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Soul of a Nation: a revelatory exhibition telling the story of black art

Tate Modern offers a powerful glimpse into the civil rights struggle.

The story of American art in the 1960s and 1970s has two main narratives. The first is that of the mainstream – pop art, Warhol, Lichtenstein, Rauschenberg and Johns – and is exclusively white. The second is an undercurrent – the artists of the civil rights movement and their successors – and is exclusively black. The two strands have remained, ironically, stubbornly segregated. Even when they sporadically seem to converge, in Warhol’s Race Riot paintings of 1964, for example, the connection is glancing. Warhol’s paintings were not heartfelt social commentary: he said that the photographs of the Birmingham, Alabama protest merely “caught his eye”. “Soul of a Nation” is Tate Modern’s attempt to tie the two narratives together.

This is a genuinely revelatory exhibition. It spans the period 1963 to 1983 and there are some 60 artists represented by 150 works; the vast majority of both will be largely unknown to British audiences. The familiar images of the civil rights movement and black power are photographs of Martin Luther King and Malcolm X, of Tommie Smith’s clenched-fist salute at the 1968 Olympics and the defiance of Muhammad Ali, of the music of Aretha Franklin and John Coltrane and the novels of Toni Morrison.

The Black Panther Party for Self-Defense formed in 1966 with the call for the “power to determine the destiny of our black community”. The Organisation of Black American Culture formed a year later with the same wish for black artists. Although their art did not gain as much purchase on the popular imagination as Warhol et al, black artists nationwide were far from silent, as “Soul of a Nation” shows.

It is not, however, an exhibition merely about racial politics – it examines, too, the notion of a “black aesthetic” and whether its practitioners saw themselves as black first and then as artists, or the other way round. Politics tends to make for uneven art and the work on show here veers between crude agitprop and highly accomplished.

One of the founding fathers of black art, Norman Lewis, got the balance right early. His America the Beautiful (1960) looks at first to be an abstract picture comprising white triangles spattering a black canvas. It is only at second glance that those triangles resolve themselves into Ku Klux Klansmen and their random spread becomes a nighttime procession. Lewis was a late abstract expressionist, a colleague of Rothko, and had previously stated that “political and social aspects should not be the primary concern; aesthetic ideas should have preference”. As the 1960s progressed, however, and Lewis himself joined the 1963 March on Washington for Jobs and Freedom, that position became untenable.

Just as potent, though more straightforward, are Faith Ringgold’s American People Series #20: Die (1967), and United States of Attica (1971-2). The first shows a chaotic scene of black and white Americans shooting and stabbing each other in the street, even as white and black children cower and comfort one another: it is a scene of slaughter in which everyone is the victim and is clearly influenced by Picasso’s Guernica. The second is a map of the United States in red and green, the colours of Pan-Africanism, commemorating the deaths of 42 men – the majority black inmates – during the Attica Prison Riot for better conditions and political rights. It also lists the deaths of innumerable other black citizens across the country and exhorts the viewer: “This map of American violence is incomplete, please write in whatever you find lacking.”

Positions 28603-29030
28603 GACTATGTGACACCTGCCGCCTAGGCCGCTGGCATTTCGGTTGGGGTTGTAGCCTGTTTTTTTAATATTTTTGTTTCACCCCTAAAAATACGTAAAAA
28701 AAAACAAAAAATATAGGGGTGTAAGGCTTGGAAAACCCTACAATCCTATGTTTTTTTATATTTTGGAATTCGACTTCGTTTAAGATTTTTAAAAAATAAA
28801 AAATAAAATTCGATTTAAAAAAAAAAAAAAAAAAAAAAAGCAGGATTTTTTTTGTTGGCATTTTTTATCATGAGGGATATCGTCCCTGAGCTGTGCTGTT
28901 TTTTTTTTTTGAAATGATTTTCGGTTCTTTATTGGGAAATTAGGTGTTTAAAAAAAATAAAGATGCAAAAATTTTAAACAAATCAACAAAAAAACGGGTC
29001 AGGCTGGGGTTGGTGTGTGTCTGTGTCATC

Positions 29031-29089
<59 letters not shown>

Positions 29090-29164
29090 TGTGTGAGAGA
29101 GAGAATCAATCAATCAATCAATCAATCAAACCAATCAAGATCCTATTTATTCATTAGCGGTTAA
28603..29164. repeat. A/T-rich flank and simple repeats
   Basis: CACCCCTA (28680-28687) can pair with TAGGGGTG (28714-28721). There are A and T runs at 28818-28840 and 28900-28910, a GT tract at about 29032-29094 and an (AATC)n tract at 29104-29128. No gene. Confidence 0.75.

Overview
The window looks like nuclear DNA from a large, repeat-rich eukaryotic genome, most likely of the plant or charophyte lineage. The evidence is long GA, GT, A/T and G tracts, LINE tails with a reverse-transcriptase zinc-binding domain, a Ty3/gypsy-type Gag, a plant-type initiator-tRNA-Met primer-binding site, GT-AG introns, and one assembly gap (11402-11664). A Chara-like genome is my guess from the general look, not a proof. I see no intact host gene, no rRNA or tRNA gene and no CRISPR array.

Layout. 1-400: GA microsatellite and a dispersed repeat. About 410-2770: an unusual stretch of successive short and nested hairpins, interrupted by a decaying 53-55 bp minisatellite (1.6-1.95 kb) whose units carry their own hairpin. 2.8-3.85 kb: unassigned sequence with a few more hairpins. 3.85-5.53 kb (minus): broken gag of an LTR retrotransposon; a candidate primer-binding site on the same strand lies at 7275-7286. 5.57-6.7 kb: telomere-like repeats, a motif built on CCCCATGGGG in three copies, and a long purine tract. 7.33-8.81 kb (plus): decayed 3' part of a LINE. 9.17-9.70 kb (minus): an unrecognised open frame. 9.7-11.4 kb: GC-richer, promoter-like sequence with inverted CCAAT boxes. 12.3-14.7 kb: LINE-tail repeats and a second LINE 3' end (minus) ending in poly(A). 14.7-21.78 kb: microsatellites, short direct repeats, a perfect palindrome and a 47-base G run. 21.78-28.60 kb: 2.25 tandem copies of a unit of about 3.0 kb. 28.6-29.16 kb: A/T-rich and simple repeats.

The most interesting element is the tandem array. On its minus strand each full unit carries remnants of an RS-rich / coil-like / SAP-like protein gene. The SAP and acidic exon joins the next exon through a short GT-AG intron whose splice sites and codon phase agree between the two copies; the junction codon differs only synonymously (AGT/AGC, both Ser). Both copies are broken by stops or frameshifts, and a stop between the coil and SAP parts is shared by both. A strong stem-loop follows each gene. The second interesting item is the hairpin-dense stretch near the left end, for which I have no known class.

Not all Lewis and Ringgold’s successors had the same ability to mix the art and the message. Wadsworth Jarrell’s 1971 portrait of Malcolm X, Black Prince, for example, is comprised of brightly coloured letters spelling out one of the activist’s calls-to-arms. Like a Banksy, it is clever and packs a one-hit impact, but out of its own time it has the look of a hallucinogenic Jimi Hendrix album cover rather than a radical rallying-cry.

Malcolm X is also the subject of Jack Whitten’s Homage to Malcolm (1970), a huge triangle (representing Malcolm X’s visit to the pyramids) of blacks, inky blues and dark reds. Without the title and the knowledge that Whitten – awarded the National Medal of the Arts by Barack Obama in 2015 – had scored the thick paint surface with his afro-comb, the picture could be interpreted in various ways (depression, the occult, night moods…) that have nothing to do with racial politics. For Whitten, though, abstraction was as valid a way of treating the black experience as any other.

Whitten is one of several artists in this constantly surprising and thought-provoking display, which takes in everything from mural art to conceptual art, and shows how times have changed: Jean-Michel Basquiat, who could have figured at the end of the exhibition’s timespan but isn’t included, is currently the second-highest grossing artist of 2017 (behind Picasso), with sales of more than $252m and counting. That is the real narrative of the exhibition: how art about the experience of being black became simply art by black painters and sculptors. 

“Soul of a Nation” runs until 22 October

Michael Prodger is an Assistant Editor at the New Statesman. He is an art historian, Senior Research Fellow at the University of Buckingham, and a former literary editor.

This article first appeared in the 13 July 2017 issue of the New Statesman, The Maybot malfunctions